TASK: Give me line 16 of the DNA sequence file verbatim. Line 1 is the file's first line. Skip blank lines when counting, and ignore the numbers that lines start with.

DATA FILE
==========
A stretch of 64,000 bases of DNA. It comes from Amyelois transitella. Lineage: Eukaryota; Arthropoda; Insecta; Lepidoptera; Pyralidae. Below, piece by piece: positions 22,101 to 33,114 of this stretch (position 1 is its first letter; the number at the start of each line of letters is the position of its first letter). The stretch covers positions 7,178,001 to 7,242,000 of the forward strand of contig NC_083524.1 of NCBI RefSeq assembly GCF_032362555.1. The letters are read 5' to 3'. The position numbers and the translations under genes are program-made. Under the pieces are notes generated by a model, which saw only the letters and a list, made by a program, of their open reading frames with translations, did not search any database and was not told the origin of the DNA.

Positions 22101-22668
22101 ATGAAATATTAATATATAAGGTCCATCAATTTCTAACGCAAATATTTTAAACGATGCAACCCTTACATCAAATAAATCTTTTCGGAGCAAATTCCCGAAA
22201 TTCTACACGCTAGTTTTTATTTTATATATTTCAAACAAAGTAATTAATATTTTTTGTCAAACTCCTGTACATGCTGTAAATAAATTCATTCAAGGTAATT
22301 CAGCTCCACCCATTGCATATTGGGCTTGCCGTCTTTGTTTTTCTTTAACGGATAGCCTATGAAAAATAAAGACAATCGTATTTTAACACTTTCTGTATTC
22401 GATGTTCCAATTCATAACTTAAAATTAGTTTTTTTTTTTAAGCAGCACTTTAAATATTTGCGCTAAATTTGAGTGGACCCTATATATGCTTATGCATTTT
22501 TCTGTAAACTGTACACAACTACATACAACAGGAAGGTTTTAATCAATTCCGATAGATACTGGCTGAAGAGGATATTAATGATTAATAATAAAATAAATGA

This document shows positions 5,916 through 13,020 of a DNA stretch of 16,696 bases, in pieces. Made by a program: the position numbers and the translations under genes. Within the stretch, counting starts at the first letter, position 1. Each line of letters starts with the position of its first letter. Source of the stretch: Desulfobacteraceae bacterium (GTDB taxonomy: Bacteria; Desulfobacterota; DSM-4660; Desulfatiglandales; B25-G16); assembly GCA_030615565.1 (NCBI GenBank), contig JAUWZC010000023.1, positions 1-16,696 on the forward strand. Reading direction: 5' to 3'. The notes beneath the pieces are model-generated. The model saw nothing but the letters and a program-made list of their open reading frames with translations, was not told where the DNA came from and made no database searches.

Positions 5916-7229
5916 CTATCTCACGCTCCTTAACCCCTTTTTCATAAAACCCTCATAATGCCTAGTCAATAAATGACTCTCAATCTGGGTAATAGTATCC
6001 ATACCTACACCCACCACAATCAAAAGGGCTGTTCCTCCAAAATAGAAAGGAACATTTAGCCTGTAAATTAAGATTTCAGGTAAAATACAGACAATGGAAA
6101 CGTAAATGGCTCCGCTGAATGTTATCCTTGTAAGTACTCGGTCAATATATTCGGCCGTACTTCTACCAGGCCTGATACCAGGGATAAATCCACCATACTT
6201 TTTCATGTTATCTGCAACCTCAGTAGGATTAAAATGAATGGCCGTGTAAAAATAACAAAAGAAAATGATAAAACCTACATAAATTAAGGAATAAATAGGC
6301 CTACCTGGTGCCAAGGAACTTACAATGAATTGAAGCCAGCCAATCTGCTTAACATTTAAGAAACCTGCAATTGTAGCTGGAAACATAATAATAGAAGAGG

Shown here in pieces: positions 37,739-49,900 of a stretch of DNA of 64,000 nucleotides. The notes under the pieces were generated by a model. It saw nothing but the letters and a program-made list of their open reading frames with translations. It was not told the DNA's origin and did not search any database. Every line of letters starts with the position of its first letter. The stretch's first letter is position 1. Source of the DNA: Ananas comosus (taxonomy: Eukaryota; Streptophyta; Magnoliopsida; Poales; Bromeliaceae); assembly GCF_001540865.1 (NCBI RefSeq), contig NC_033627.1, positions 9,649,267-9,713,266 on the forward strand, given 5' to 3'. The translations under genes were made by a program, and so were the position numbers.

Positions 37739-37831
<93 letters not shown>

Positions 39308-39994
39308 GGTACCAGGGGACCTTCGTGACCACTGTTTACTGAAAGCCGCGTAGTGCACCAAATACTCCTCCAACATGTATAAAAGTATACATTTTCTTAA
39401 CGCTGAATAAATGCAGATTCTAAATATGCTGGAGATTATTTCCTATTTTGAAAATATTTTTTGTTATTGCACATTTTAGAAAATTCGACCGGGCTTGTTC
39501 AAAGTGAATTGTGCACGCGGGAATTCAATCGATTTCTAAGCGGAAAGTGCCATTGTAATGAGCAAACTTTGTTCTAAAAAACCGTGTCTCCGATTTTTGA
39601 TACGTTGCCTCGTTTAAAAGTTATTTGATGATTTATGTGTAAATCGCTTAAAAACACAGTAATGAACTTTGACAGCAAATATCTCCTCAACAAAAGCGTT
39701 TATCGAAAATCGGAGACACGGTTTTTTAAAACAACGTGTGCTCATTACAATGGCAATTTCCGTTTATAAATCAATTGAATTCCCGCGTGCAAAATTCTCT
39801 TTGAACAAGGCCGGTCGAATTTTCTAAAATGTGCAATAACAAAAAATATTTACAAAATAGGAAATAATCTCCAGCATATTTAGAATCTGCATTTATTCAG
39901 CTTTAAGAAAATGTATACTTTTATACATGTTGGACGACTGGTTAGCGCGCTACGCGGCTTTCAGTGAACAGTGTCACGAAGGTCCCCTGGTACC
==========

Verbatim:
Positions 37739-37831